Da Vinci anatomy blog

I was recently exploring my book of Leonardo Da Vinci’s anatomy drawings. I love this book because it feeds both my enthusiasm for the human body and for ‘illustration’ (if I had my time again, an illustrator would be one of many things I would become!). His drawings are exquisite and, to quote, ‘mark him out as one of the greatest anatomists of all time’. It is awe-inspiring to think that his dissection work dates back to the 1500s – I can only imagine what equipment he would have used and what the work space would have ended up looking like!


My anatomy journey

As part of our initial training, all massage therapists complete an anatomy module before being able to qualify.

However, as I began practising, I realised there was a lot more to learn. 10 years ago, this led me to undertake an advanced anatomy certificate (Jing Advanced Massage Training).  It was a year of discovery that fuelled my enthusiasm for our structure.

The course gave me a more detailed knowledge of our anatomy. I learnt the landmarks of every bone in the body and the muscles and other tissues that attach to them. This provides me with an understanding of the way in which movement is created. Of balance and imbalance. How the direction of muscle fibres lead to ‘pull’ in a specific way when a muscle is used. I apply this knowledge to the issues my clients bring.

I remain as fascinated now as I was then by how we ‘fit together’, what we have in common and what makes us unique.  Over the years, I have continued my anatomical journey in various ways, but there is always more to learn.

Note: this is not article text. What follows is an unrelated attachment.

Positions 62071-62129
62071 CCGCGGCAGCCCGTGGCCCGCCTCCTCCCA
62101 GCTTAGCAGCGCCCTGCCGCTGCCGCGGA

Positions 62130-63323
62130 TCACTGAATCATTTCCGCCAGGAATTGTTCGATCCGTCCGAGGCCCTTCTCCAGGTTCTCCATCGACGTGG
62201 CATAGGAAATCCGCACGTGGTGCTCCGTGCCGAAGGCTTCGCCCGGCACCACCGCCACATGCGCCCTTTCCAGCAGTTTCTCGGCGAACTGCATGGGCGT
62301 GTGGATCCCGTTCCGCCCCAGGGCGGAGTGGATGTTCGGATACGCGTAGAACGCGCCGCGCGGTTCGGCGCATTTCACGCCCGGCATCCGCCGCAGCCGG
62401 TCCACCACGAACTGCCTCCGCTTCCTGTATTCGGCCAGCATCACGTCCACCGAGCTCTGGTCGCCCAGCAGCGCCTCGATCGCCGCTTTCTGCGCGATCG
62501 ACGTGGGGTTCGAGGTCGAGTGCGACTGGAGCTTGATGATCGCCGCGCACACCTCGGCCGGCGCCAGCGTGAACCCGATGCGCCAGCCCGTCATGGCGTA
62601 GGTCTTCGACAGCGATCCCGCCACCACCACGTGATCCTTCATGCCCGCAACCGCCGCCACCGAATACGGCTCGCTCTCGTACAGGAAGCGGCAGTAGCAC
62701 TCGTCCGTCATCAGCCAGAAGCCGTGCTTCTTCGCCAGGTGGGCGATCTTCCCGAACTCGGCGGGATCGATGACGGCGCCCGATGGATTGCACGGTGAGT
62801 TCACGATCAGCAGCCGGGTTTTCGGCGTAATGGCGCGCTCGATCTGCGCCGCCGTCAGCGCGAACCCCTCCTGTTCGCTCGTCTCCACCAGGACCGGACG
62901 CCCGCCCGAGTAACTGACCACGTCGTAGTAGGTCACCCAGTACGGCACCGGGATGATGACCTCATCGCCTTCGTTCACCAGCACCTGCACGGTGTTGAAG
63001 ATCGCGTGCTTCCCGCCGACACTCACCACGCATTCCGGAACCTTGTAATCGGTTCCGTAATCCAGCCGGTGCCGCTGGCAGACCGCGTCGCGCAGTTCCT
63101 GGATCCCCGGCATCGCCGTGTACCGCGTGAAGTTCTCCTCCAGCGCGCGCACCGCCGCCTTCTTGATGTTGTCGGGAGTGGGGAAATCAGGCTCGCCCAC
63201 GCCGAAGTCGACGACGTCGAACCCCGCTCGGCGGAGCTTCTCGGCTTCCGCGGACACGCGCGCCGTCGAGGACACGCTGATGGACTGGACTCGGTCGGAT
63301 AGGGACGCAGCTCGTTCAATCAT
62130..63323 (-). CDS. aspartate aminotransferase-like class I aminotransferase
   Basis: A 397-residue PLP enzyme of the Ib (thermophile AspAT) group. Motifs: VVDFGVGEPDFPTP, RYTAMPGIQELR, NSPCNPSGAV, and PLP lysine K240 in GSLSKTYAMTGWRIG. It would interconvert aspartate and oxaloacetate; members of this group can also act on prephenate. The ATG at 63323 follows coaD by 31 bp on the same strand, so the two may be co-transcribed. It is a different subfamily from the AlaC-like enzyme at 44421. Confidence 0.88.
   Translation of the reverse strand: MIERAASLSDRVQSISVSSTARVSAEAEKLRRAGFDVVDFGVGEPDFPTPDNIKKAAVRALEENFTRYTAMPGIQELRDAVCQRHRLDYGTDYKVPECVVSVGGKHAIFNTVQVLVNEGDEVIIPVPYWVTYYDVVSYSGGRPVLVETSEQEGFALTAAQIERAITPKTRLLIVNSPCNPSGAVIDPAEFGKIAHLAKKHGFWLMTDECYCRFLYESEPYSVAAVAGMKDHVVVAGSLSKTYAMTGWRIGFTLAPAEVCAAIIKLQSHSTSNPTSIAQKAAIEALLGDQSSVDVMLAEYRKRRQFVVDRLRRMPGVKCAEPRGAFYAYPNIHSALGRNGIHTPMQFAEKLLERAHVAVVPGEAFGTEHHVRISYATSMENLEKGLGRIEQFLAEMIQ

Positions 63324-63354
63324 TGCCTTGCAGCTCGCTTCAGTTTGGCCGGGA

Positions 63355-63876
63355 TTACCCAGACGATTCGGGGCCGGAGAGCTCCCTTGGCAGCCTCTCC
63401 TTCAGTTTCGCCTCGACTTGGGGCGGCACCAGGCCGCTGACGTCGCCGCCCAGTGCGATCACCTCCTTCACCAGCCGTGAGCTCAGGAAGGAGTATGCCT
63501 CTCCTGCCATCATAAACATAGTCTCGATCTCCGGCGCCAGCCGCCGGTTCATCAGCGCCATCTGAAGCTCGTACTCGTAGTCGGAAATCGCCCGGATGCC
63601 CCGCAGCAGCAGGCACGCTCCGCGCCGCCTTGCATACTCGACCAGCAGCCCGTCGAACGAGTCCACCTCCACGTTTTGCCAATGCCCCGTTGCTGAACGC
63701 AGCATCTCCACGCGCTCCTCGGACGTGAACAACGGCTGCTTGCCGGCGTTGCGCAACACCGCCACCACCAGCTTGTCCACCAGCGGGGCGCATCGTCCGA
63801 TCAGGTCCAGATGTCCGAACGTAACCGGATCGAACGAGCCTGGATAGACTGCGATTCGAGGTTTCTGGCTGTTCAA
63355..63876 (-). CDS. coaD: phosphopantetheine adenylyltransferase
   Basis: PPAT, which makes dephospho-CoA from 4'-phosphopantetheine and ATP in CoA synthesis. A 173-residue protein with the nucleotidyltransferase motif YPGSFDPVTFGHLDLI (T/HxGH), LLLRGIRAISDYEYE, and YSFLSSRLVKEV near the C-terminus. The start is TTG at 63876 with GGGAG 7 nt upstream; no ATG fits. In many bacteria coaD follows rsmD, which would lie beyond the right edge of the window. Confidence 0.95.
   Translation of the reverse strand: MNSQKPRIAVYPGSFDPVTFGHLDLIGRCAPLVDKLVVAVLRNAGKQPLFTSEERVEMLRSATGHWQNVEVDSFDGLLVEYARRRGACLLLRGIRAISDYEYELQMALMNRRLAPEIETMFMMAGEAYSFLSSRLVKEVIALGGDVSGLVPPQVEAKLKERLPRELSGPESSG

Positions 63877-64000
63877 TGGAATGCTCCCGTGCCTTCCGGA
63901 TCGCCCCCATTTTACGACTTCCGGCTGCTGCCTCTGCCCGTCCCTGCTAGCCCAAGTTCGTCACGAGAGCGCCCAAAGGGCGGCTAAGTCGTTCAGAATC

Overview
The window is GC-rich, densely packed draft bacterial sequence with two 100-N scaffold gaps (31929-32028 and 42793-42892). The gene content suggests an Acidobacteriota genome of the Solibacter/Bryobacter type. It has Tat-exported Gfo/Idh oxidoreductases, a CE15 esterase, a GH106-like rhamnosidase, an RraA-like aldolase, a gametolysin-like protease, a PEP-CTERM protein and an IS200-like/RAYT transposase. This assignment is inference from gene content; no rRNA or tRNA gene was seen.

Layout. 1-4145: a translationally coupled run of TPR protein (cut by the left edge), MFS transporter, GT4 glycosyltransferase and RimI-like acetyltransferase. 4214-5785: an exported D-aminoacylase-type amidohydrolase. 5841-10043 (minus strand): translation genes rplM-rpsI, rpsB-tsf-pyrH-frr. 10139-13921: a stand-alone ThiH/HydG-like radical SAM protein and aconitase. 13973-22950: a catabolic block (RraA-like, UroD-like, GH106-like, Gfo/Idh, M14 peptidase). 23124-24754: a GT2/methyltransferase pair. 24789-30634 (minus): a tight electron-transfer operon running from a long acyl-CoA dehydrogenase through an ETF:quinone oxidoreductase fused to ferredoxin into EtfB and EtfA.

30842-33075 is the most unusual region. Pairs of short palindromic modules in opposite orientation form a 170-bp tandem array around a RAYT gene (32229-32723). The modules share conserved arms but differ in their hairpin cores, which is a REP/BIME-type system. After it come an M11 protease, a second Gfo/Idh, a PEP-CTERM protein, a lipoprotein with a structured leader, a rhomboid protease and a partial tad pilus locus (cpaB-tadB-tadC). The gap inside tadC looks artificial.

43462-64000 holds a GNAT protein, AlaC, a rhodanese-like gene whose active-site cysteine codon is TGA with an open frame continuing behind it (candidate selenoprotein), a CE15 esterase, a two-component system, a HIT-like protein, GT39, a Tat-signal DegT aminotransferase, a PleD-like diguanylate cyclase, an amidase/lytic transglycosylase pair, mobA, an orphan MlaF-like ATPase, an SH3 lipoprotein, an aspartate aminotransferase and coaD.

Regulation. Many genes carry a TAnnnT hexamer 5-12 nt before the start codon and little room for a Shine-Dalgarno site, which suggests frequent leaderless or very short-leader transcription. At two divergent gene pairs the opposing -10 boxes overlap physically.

What might current anatomy research mean for my work?

The bodywork world (among others) continues to dissect and explore the human body on many levels. One current focus is unpicking the intricacies of fascia, the web-like material that envelopes us on every level. This was a layer largely left out by the early anatomists and so one which is now producing great excitement and detailed research. Theories abound about how this tissue might be ‘worked’ by the various types of practitioners there are. Some common ground exists and also some disagreement,

Likewise the complex nature of our nervous system’s reaction to pain or damage. Research is showing that not everyone’s body responds in the same way to identical issues (ie: a disc bulge). Why might that be? How might these things help me develop my treatments and, consequently, greater assist my clients?

I have a wealth of knowledge to draw upon, differing opinions to absorb and an awareness that this subject continues to evolve despite centuries having passed since the original anatomical work began.


Which brings me back to Da Vinci

After Da Vinci completed his work, it remained unpublished for some 300 years. Da Vinci died in 1519 at which point the drawings passed through various hands. It is in 1690 that they are next recorded, at which point they enter the Royal Collection (where they remain). There was sporadic interest in his work during the centuries that followed until the drawings were finally published between 1898 and 1916.

Whilst we have made huge advances since that time, it is clear that the complex nature of the human body has not been figured out overnight. I am sure there will continue to be shifts in thoughts and understanding, certainties and uncertainties, and advances in technology that will last me my career and beyond. I will continue to watch with interest.

If you are interested in Da Vinci’s work, there is currently an exhibition marking 500 years since his death.

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